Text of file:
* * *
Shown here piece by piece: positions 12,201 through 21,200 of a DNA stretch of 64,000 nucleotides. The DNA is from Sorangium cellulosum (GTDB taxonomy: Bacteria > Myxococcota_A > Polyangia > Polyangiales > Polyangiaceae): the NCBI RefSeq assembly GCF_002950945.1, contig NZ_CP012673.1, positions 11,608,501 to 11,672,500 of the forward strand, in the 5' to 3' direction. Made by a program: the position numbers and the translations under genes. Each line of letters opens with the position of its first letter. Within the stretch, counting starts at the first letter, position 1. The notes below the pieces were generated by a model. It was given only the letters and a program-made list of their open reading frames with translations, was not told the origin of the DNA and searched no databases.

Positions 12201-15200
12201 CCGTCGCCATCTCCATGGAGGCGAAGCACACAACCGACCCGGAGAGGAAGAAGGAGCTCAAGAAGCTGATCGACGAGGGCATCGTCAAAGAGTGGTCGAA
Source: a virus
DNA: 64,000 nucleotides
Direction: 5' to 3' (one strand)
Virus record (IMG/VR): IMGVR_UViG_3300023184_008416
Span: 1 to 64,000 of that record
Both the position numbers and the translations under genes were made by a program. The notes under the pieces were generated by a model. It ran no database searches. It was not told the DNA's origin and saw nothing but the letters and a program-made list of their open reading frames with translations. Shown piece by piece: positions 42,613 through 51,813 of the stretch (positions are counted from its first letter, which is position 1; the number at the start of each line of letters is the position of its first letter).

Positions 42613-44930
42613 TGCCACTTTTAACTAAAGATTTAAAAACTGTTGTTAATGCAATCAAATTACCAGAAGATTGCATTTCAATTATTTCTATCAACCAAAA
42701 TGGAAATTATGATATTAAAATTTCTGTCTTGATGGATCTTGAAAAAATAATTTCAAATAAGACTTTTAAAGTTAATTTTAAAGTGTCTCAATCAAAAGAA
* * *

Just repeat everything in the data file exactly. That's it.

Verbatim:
Shown here piece by piece: positions 12,201 through 21,200 of a DNA stretch of 64,000 nucleotides. The DNA is from Sorangium cellulosum (GTDB taxonomy: Bacteria > Myxococcota_A > Polyangia > Polyangiales > Polyangiaceae): the NCBI RefSeq assembly GCF_002950945.1, contig NZ_CP012673.1, positions 11,608,501 to 11,672,500 of the forward strand, in the 5' to 3' direction. Made by a program: the position numbers and the translations under genes. Each line of letters opens with the position of its first letter. Within the stretch, counting starts at the first letter, position 1. The notes below the pieces were generated by a model. It was given only the letters and a program-made list of their open reading frames with translations, was not told the origin of the DNA and searched no databases.

Positions 12201-15200
12201 CCGTCGCCATCTCCATGGAGGCGAAGCACACAACCGACCCGGAGAGGAAGAAGGAGCTCAAGAAGCTGATCGACGAGGGCATCGTCAAAGAGTGGTCGAA
Source: a virus
DNA: 64,000 nucleotides
Direction: 5' to 3' (one strand)
Virus record (IMG/VR): IMGVR_UViG_3300023184_008416
Span: 1 to 64,000 of that record
Both the position numbers and the translations under genes were made by a program. The notes under the pieces were generated by a model. It ran no database searches. It was not told the DNA's origin and saw nothing but the letters and a program-made list of their open reading frames with translations. Shown piece by piece: positions 42,613 through 51,813 of the stretch (positions are counted from its first letter, which is position 1; the number at the start of each line of letters is the position of its first letter).

Positions 42613-44930
42613 TGCCACTTTTAACTAAAGATTTAAAAACTGTTGTTAATGCAATCAAATTACCAGAAGATTGCATTTCAATTATTTCTATCAACCAAAA
42701 TGGAAATTATGATATTAAAATTTCTGTCTTGATGGATCTTGAAAAAATAATTTCAAATAAGACTTTTAAAGTTAATTTTAAAGTGTCTCAATCAAAAGAA